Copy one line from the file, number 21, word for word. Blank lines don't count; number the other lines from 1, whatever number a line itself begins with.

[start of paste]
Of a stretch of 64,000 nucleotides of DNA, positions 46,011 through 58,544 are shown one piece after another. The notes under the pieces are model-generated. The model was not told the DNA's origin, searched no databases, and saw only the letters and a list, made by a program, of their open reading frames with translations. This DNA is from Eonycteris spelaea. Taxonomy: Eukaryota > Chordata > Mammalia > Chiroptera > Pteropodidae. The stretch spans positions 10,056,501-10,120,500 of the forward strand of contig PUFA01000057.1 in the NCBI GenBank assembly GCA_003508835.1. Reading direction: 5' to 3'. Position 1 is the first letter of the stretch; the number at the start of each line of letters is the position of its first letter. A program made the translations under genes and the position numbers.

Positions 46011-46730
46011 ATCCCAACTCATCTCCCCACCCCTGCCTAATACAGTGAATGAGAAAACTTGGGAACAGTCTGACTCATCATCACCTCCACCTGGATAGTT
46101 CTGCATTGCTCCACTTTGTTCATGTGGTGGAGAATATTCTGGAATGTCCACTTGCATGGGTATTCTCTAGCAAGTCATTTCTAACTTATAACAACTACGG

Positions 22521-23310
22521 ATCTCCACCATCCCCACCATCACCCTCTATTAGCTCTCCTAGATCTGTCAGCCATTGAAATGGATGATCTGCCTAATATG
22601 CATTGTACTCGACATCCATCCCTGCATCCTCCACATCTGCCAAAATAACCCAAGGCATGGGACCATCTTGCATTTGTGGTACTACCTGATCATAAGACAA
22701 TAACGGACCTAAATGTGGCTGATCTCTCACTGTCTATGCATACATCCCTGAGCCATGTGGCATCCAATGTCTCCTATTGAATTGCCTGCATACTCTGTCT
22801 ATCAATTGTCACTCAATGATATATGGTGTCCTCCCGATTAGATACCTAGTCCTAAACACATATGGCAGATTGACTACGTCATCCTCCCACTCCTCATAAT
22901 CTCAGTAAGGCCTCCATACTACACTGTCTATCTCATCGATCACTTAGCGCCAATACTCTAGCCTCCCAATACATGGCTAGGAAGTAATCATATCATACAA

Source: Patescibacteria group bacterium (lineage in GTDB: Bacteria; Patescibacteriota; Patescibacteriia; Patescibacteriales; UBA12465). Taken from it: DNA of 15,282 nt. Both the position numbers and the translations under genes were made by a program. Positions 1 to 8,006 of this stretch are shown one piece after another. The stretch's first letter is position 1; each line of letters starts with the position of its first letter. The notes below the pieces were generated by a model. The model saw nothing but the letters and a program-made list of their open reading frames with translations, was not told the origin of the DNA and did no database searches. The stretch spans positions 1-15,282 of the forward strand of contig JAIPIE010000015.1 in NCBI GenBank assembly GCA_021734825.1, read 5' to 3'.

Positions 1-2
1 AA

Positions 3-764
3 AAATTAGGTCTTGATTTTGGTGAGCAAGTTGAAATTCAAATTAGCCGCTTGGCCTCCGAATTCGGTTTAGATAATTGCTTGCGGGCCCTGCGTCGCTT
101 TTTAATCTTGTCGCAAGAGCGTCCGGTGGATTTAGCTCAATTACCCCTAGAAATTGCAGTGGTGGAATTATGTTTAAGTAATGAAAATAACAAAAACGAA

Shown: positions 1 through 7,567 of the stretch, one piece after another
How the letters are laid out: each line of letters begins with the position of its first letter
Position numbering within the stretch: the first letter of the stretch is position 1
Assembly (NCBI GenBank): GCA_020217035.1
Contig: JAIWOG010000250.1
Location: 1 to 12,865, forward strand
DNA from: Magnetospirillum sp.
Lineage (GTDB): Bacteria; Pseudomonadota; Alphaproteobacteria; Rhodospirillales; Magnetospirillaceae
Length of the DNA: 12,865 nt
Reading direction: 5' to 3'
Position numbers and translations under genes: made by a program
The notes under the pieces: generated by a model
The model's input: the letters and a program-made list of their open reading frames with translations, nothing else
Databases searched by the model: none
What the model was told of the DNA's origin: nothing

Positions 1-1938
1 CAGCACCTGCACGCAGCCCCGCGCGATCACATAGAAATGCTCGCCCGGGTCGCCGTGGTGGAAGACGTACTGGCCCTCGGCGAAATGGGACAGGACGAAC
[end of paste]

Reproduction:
Contig: JAIWOG010000250.1